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Occupational therapy (OT) is type of care that promotes skills and abilities for the “jobs” of living. Therapy helps people be able to do the everyday tasks that are important to them — at home, play, school, and work. For children, this may mean reaching developmental milestones, succeeding at school, or being able to do age-appropriate activities on their own.
A pediatric occupational therapist helps children and teens participate in the “jobs” of childhood: learning, playing, sleeping, growing, and gaining independence. For children and teens with cancer, common areas of treatment include:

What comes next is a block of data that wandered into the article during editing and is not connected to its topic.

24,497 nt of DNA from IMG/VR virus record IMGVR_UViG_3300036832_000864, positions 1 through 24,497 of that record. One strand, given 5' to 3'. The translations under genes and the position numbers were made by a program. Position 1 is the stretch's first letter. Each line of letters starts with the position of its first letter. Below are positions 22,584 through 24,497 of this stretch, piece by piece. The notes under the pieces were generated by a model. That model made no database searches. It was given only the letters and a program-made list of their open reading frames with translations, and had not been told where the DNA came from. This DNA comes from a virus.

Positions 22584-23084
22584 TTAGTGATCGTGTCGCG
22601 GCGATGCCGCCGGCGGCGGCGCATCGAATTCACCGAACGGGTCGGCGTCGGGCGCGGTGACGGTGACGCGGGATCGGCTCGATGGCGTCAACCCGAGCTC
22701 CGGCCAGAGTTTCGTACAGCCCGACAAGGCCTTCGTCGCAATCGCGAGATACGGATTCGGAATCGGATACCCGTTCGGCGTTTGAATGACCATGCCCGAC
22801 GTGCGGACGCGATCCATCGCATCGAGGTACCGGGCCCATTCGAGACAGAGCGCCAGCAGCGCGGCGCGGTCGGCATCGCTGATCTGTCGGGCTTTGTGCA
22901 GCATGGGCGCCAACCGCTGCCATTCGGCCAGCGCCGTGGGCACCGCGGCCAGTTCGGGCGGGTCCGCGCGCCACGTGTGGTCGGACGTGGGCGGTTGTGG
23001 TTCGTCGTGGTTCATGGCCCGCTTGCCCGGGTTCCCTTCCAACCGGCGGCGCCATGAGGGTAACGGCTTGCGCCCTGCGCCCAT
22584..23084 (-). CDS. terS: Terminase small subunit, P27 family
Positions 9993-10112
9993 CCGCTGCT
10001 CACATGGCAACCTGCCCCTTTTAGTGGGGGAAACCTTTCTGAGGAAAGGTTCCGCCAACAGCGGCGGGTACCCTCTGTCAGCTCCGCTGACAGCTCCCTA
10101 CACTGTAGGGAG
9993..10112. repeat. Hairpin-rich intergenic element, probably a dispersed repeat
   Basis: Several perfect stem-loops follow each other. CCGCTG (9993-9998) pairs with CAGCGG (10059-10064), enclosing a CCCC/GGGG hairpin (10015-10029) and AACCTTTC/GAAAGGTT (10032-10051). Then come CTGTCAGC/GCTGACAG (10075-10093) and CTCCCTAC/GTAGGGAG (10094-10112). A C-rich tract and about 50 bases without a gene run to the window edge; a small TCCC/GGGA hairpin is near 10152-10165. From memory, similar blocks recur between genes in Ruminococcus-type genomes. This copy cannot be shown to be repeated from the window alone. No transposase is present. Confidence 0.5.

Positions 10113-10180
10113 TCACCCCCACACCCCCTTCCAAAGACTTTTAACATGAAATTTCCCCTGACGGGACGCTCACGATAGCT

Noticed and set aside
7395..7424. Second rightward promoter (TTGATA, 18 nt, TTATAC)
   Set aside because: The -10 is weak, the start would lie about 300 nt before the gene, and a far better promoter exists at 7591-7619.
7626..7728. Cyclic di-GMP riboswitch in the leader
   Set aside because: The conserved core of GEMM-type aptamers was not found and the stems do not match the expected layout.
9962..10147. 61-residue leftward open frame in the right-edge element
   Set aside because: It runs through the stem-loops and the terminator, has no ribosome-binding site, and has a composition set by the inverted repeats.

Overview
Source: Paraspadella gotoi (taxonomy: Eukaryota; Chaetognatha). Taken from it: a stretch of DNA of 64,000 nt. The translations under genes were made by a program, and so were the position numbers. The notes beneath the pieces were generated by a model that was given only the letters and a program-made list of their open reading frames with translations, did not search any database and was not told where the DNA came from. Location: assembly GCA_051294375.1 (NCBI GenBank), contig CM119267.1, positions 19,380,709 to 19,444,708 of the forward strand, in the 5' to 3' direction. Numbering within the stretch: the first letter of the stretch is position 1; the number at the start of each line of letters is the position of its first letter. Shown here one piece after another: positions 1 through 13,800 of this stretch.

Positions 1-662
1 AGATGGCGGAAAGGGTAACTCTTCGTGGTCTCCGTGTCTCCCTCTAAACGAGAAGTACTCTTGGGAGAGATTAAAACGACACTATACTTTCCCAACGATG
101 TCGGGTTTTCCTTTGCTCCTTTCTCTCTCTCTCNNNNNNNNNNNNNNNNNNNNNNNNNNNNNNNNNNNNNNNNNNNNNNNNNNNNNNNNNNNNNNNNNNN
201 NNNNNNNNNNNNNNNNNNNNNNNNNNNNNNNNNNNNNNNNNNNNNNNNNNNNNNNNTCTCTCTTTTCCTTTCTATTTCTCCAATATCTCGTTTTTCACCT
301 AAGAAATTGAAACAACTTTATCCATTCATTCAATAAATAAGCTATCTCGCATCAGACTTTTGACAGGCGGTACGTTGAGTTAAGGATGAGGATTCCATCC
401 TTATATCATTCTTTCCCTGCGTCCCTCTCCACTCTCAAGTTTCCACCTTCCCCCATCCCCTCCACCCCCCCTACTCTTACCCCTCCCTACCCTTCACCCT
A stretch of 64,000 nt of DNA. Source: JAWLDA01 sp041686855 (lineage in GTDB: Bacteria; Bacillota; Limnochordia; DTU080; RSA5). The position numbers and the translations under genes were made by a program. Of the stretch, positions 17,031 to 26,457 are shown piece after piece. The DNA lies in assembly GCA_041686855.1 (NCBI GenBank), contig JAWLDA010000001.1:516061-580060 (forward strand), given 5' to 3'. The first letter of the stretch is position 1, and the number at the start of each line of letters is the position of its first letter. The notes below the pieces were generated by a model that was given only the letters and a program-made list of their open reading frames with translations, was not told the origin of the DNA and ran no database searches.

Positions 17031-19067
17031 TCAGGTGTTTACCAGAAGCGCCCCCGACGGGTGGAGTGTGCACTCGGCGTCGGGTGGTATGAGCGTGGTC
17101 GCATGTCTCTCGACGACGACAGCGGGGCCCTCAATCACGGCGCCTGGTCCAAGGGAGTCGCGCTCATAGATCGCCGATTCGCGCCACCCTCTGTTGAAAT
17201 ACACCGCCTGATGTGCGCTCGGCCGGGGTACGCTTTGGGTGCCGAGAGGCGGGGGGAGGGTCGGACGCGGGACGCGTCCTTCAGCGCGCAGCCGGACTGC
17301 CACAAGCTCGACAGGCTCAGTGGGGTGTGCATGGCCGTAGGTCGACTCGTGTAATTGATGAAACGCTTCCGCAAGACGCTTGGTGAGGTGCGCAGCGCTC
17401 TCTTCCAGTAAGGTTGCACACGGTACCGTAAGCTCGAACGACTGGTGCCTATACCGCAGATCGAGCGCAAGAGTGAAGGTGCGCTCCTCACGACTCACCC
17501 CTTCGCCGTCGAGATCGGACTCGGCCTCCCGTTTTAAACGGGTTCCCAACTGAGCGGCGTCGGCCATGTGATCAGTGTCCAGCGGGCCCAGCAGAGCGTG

Occupational therapy includes exercises and activities to promote daily skills and independence. Occupational therapy can help with:
Occupational therapists are licensed health professionals with a graduate degree in occupational therapy (OT). They work in a variety of settings including hospitals, clinics, schools, and homes. Depending on your child’s needs, occupational therapy may be available as part of an early intervention program (birth to 3 years of age) or in schools within an individualized education program (IEP). Your doctor can help you find an occupational therapist who works with children (pediatric occupational therapist).
Reviewed: June 2018